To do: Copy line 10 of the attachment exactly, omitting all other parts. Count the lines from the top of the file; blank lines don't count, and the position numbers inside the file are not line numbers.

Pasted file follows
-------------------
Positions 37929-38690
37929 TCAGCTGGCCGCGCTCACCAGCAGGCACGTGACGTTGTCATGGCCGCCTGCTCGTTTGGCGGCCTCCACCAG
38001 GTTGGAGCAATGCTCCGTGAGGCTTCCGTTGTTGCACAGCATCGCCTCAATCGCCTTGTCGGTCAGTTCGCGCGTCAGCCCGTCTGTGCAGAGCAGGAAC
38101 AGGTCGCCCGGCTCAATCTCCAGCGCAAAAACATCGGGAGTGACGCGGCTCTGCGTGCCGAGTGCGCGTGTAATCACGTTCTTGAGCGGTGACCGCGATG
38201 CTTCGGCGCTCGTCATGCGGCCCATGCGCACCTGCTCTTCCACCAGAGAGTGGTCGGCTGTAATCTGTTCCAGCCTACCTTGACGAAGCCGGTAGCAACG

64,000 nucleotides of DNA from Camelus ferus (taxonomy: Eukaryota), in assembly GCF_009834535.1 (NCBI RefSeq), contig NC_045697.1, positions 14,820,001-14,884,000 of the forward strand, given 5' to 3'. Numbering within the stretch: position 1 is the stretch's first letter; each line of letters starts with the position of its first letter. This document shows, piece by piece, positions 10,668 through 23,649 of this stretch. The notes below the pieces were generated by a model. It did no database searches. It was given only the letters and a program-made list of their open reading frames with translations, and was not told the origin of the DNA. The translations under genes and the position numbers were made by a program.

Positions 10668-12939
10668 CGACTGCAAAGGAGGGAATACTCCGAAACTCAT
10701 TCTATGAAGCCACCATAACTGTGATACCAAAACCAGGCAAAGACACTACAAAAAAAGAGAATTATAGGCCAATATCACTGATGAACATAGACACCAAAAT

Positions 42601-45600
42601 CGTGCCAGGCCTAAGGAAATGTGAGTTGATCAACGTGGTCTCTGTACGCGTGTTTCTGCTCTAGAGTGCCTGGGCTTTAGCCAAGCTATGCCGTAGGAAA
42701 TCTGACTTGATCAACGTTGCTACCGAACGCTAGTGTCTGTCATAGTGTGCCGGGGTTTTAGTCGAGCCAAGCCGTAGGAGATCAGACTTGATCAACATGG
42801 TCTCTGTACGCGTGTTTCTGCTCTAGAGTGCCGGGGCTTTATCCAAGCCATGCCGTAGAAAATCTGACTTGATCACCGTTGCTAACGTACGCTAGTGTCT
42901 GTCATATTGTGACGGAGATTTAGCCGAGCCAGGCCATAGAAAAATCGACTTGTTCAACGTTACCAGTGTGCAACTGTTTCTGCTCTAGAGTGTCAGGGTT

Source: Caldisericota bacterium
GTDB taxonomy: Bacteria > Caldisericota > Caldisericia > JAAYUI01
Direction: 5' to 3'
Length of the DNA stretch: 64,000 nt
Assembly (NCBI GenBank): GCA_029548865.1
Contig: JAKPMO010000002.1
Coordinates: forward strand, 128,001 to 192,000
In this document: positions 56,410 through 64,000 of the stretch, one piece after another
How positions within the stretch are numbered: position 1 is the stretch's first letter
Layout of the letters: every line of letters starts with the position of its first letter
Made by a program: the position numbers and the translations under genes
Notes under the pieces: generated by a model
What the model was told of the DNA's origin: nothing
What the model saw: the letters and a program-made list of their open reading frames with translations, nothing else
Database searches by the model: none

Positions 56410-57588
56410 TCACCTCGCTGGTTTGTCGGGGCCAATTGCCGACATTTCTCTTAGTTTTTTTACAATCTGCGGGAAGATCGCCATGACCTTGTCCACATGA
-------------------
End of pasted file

Positions 42601-45600